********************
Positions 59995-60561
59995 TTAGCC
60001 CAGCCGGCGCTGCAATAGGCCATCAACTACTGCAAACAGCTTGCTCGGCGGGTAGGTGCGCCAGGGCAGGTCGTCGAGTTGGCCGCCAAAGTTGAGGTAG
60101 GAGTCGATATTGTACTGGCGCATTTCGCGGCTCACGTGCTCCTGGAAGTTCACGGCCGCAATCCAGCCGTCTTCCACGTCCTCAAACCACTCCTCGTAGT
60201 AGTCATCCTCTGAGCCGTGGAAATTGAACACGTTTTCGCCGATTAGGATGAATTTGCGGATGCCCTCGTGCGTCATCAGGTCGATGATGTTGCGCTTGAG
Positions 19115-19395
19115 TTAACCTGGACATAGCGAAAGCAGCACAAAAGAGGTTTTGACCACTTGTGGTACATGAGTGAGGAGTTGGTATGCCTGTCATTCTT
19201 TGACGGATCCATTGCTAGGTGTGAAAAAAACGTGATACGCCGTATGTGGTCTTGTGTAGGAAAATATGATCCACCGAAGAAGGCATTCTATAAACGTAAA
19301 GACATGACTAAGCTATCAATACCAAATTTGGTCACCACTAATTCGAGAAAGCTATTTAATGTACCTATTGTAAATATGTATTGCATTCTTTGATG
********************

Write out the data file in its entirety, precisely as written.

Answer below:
Positions 59995-60561
59995 TTAGCC
60001 CAGCCGGCGCTGCAATAGGCCATCAACTACTGCAAACAGCTTGCTCGGCGGGTAGGTGCGCCAGGGCAGGTCGTCGAGTTGGCCGCCAAAGTTGAGGTAG
60101 GAGTCGATATTGTACTGGCGCATTTCGCGGCTCACGTGCTCCTGGAAGTTCACGGCCGCAATCCAGCCGTCTTCCACGTCCTCAAACCACTCCTCGTAGT
60201 AGTCATCCTCTGAGCCGTGGAAATTGAACACGTTTTCGCCGATTAGGATGAATTTGCGGATGCCCTCGTGCGTCATCAGGTCGATGATGTTGCGCTTGAG
Positions 19115-19395
19115 TTAACCTGGACATAGCGAAAGCAGCACAAAAGAGGTTTTGACCACTTGTGGTACATGAGTGAGGAGTTGGTATGCCTGTCATTCTT
19201 TGACGGATCCATTGCTAGGTGTGAAAAAAACGTGATACGCCGTATGTGGTCTTGTGTAGGAAAATATGATCCACCGAAGAAGGCATTCTATAAACGTAAA
19301 GACATGACTAAGCTATCAATACCAAATTTGGTCACCACTAATTCGAGAAAGCTATTTAATGTACCTATTGTAAATATGTATTGCATTCTTTGATG